Documentation offers a first-hand record of the response of governments to various crises and shifts in policy; a chronicling of the aid work undertaken by NGOs and charities seeking to provide relief and aid in resettlement; and a recognition through individual narratives of the daily reality of the refugee experience. This archive enables researchers to examine not only the plight of those forced to resettle inside and outside their national borders, but also the many types of refugee situations that arose, from voluntary evacuations and the internment of individuals in displaced person (DP) camps to whole population transfers and the return of forced laborers.

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Trial access to Contemporary Anthropology: Archaeological Fieldwork and Methods

By Sarah Gilmore, on 29 November 2023

UCL has trial access to Contemporary Anthropology: Archaeological Fieldwork and Methods until 28th December 2023.

Contemporary Anthropology: Archaeological Fieldwork and Methods brings together archival and textual material relating to archaeological excavations, methods, and practices from the late 20th century to the present day. It provides insights into the lives, cultures, and societies of ancient and not-so-distant civilizations through the analysis of material remains and artifacts from the past.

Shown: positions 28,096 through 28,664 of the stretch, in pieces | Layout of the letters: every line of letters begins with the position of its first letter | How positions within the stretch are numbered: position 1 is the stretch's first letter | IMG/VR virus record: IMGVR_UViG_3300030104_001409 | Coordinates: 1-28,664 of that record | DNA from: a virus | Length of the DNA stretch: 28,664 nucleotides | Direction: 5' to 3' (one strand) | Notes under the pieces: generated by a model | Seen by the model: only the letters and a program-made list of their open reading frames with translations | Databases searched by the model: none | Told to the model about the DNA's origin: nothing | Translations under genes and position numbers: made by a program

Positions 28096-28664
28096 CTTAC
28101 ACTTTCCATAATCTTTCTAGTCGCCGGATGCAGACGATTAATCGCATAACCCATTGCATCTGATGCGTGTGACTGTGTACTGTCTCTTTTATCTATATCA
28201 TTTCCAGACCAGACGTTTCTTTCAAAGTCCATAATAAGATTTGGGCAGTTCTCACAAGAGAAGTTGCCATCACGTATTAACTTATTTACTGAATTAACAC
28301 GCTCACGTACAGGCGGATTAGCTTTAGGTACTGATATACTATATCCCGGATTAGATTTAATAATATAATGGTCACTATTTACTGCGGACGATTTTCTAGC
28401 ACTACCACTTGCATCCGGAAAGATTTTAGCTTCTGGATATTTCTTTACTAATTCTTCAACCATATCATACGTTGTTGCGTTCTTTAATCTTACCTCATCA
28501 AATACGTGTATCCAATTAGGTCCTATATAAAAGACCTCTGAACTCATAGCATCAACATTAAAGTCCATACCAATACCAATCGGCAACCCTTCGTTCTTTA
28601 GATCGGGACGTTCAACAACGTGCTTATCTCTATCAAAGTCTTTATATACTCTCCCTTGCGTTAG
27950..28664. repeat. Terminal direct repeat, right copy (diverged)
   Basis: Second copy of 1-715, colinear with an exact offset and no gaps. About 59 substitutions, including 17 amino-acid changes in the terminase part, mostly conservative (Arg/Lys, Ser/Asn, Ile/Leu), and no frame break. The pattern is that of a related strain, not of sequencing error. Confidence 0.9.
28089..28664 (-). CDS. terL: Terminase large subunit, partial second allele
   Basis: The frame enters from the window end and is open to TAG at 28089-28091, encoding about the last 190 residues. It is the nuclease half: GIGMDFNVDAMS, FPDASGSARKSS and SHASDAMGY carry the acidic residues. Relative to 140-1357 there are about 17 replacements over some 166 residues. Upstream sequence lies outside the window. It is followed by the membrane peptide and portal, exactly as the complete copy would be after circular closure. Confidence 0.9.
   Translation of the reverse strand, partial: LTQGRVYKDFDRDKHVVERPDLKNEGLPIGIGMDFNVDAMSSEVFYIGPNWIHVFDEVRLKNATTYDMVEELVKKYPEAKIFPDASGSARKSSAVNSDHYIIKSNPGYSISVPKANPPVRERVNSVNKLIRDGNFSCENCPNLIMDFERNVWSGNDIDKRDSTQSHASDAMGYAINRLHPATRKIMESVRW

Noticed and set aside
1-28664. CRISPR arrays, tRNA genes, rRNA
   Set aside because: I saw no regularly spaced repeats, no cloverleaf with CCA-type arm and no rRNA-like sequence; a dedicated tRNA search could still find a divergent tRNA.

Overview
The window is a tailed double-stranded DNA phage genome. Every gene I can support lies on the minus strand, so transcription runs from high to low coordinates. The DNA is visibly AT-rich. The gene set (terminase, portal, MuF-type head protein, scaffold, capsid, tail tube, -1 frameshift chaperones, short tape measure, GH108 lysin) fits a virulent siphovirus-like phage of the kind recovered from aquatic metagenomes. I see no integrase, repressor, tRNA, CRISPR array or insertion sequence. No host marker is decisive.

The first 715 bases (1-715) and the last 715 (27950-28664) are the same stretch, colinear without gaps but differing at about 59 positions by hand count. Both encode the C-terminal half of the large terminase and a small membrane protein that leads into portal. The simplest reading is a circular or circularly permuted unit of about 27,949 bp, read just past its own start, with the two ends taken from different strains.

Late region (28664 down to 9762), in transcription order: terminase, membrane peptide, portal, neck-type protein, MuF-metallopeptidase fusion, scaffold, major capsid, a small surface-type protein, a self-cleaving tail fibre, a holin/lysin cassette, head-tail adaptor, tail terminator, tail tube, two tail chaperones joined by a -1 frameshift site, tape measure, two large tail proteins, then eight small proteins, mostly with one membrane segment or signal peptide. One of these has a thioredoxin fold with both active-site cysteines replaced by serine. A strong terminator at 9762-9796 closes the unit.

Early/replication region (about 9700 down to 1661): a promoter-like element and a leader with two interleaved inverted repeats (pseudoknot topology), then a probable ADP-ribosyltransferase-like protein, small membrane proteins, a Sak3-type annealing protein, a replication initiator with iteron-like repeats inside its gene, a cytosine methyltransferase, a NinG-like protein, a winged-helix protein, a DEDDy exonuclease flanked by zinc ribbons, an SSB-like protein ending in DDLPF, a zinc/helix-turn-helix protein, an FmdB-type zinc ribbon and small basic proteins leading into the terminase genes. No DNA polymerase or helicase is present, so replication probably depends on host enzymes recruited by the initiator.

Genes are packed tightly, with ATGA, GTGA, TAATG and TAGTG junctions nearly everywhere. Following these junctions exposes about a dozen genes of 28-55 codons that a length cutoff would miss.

The Cusichaca Trust Archive, sourced from the Senate House Library, is featured in this collection. Led by archaeologist Ann Kendall, the Trust did numerous excavations in the South-Central Andes from 1980s-2010s. The archaeology, archaeobotany and ethnohistorical work of the Trust focused on human occupation of the area from the late first millennium BC, through Inca expansion and into the Spanish Colonial period.

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Trial access to Sovetskii Ekran Digital Archive

By Sarah Gilmore, on 22 November 2023

UCL has trial access to Sovetskii Ekran Digital Archive until 20th December 2023.

Sovetskii Ekran Digital Archive (Soviet Screen digital archive) is a collection of the most prominent film magazine in Soviet history, published from 1925 to 1998. With a peak circulation of two million copies, it was the world’s largest film publication of its time. Available in a bi-monthly format, the magazine was very popular among film enthusiasts, disappearing from kiosks almost immediately upon arrival. Covering both domestic and foreign films, film history, and reviews, Sovetskii Ekran served as a source of insider insights, production secrets, and cultural impacts.

Please send feedback on this resource to your subject librarian.